# [seqfan] Re: 5, 20, 120, 540, 6480, ...

M. F. Hasler oeis at hasler.fr
Wed Mar 30 22:46:25 CEST 2022

```I just noticed that :
X = { n  such that  p(n+1)+p(n) is not divisible by p(n+1) - p(n) }
= { 4, 6, 8, 9, 11, 12, 14, 15, 16, 18, 19, 21, 22, 23, 24, 25, 27, 29,
30, 31, 32, ... }
=?= A049579 : Prime subscripts for which residue of (prime(n)-1)!+1
modulo prime(n)+2 equals 1.
(equality is only apparent, but not obviously / proven to be true:
I don't see immediately why this is the same, because the prime(n+1) does
not at all enter the definition of a(n) in the second case...)

Also notice that according to the first terms of X, it is rather rare that
( p(n+1)+p(n) ) /  ( p(n+1) - p(n) )
is non-integer, but later this is almost always the case! For that reason,
I'm not so sure that it couldn't happen that a prime gap of the form
2p, with some medium-sized prime, could occur before, or more often, than
the factor p in p(n)+p(n+1), at a certain point.

-Maximilian

On Wed, Mar 30, 2022 at 1:29 PM Robert Gerbicz <robert.gerbicz at gmail.com>
wrote:

> Hi !
>
> See:
>
> https://terrytao.wordpress.com/2016/03/14/biases-between-consecutive-primes/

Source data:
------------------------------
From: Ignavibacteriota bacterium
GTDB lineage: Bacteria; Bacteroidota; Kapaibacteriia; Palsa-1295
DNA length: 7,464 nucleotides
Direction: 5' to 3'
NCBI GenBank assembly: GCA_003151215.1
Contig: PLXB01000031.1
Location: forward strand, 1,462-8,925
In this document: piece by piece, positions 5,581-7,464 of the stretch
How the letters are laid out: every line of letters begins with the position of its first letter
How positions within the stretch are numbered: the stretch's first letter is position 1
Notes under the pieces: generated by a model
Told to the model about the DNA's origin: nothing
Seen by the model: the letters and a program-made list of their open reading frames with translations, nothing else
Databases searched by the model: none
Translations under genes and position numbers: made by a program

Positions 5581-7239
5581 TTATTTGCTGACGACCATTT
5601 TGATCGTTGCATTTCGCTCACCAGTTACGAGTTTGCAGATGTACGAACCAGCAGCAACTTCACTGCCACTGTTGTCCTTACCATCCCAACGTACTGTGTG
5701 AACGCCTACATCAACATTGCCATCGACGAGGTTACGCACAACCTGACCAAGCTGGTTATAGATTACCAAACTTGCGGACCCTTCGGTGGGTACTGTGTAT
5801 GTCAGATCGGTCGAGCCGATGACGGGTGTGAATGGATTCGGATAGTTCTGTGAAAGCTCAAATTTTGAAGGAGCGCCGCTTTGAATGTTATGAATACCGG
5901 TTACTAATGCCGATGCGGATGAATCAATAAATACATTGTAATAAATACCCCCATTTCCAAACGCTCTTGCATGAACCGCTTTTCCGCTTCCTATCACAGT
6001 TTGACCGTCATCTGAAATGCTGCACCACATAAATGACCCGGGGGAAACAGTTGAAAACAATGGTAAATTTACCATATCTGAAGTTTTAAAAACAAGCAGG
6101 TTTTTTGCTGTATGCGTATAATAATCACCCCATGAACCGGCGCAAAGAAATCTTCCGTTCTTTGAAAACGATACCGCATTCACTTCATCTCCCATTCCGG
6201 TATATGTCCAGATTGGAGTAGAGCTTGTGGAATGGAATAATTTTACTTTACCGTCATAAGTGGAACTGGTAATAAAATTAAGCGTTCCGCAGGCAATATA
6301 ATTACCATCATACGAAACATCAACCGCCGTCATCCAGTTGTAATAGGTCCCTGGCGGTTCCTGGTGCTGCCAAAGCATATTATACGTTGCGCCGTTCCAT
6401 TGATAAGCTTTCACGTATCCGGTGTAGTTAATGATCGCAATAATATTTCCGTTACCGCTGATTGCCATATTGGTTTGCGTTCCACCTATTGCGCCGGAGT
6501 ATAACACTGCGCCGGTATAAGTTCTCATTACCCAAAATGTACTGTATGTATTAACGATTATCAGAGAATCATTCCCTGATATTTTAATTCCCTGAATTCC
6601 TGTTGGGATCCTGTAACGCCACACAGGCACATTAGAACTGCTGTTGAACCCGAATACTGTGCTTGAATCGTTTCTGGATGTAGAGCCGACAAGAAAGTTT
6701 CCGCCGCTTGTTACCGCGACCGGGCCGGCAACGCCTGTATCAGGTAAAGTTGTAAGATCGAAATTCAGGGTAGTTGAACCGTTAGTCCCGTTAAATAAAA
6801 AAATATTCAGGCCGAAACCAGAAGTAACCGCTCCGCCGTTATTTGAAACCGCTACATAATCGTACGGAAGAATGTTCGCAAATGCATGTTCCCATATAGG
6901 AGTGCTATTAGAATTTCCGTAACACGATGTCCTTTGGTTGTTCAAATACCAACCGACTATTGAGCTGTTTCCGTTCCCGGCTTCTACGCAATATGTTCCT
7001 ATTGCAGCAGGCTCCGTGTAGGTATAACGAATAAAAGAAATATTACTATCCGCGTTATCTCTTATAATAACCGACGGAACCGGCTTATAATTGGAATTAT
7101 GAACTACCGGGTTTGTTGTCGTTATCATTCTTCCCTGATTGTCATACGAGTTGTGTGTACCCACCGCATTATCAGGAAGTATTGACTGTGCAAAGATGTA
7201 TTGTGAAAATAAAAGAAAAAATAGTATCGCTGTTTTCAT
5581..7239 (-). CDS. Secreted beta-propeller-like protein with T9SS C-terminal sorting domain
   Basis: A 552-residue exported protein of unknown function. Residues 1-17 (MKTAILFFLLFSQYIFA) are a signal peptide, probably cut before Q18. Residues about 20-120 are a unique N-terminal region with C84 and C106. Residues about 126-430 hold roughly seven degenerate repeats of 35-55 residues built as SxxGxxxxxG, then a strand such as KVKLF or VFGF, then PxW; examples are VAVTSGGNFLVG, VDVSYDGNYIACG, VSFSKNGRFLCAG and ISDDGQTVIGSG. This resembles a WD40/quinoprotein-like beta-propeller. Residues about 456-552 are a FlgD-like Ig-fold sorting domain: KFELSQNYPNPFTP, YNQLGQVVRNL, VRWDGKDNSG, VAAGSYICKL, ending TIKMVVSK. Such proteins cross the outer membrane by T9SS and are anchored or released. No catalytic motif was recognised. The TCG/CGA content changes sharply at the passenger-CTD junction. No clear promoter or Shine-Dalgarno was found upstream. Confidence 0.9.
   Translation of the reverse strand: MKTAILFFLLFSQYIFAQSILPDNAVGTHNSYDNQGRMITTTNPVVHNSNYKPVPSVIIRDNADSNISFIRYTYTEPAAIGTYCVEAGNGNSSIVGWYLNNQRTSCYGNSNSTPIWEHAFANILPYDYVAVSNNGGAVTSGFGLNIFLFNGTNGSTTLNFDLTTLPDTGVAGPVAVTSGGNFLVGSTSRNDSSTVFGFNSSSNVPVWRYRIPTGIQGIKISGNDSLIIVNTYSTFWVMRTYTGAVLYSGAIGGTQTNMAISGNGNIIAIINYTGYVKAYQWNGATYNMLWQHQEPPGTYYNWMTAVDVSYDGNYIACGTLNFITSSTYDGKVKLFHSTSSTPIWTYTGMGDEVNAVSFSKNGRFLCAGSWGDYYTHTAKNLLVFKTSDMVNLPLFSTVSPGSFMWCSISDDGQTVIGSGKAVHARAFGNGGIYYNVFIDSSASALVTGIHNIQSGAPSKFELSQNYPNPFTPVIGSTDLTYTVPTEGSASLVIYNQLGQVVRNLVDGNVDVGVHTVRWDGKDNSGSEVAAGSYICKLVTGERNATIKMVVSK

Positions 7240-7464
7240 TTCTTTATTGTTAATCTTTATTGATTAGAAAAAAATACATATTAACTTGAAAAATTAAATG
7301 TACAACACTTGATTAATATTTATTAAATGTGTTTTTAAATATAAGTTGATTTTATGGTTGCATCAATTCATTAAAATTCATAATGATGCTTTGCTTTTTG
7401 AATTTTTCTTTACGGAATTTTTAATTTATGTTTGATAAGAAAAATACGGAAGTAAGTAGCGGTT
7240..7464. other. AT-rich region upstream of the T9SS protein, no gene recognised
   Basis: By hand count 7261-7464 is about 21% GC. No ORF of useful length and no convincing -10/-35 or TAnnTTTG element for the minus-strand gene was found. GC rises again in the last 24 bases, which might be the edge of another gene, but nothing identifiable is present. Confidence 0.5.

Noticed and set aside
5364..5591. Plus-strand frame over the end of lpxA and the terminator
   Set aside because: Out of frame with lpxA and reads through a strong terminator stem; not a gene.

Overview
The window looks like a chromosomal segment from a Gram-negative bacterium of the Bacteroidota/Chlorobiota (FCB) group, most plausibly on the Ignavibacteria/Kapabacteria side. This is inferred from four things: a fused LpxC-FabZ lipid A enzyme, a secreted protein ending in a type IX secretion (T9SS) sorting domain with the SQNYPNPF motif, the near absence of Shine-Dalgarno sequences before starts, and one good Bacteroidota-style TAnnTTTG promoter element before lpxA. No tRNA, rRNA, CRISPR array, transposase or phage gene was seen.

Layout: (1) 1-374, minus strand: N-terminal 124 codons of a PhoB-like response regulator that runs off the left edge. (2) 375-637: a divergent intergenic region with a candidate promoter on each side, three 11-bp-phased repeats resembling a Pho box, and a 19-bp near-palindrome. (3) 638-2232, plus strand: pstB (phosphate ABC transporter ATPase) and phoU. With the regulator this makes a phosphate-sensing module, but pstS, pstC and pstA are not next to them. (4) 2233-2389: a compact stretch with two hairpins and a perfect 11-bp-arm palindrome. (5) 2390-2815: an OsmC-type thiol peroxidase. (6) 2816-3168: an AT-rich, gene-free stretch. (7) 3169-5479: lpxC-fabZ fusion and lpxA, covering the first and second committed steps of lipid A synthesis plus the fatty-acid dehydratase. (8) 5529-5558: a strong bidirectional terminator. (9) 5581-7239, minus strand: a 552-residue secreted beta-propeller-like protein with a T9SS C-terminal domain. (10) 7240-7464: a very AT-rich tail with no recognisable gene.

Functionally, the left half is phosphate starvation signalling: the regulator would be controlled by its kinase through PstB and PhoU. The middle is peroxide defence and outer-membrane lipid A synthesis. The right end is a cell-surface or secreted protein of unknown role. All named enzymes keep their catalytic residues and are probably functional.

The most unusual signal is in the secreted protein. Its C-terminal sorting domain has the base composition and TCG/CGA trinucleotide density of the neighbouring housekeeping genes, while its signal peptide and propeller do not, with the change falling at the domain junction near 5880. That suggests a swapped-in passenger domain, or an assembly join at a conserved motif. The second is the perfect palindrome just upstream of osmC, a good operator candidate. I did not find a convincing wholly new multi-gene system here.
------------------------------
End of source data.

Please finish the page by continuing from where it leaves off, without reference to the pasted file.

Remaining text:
> and from that page: https://arxiv.org/pdf/1603.03720.pdf conjecture 1.1
> what they have in conjecture 1.1 is that for consecutive p1,p2 primes you
> will see p2+p1 is divisible by q more often than p2-q1.
>  [because in the latter case p2==p1==a mod q, while in the other case p2
> and p1 are in different residue classes if q>2].
> You'd still need effective constants on that conjecture's bounds, but at
> least we see why this should be true,
> notice also that p(n+1)-p(n) is "small", so you could prove that the
> product is an integer up to a pretty large bound, just factorize the terms
> using prime up to L, if p(n+1)-p(n)<=L is true for all n<=N.
>
>
> Tomasz Ordowski <tomaszordowski at gmail.com> ezt írta (időpont: 2022. márc.
> 30., Sze, 17:07):
>
> >
> > Let a(n) = Product_{k=1..n} (prime(k+1)+prime(k))/(prime(k+1)-prime(k)).
> > Conjecture: a(n) is an integer for every natural n.
> > Is it known or provable?
> >
> > Best regards,
> >
> > Thomas Ordowski
> >
> >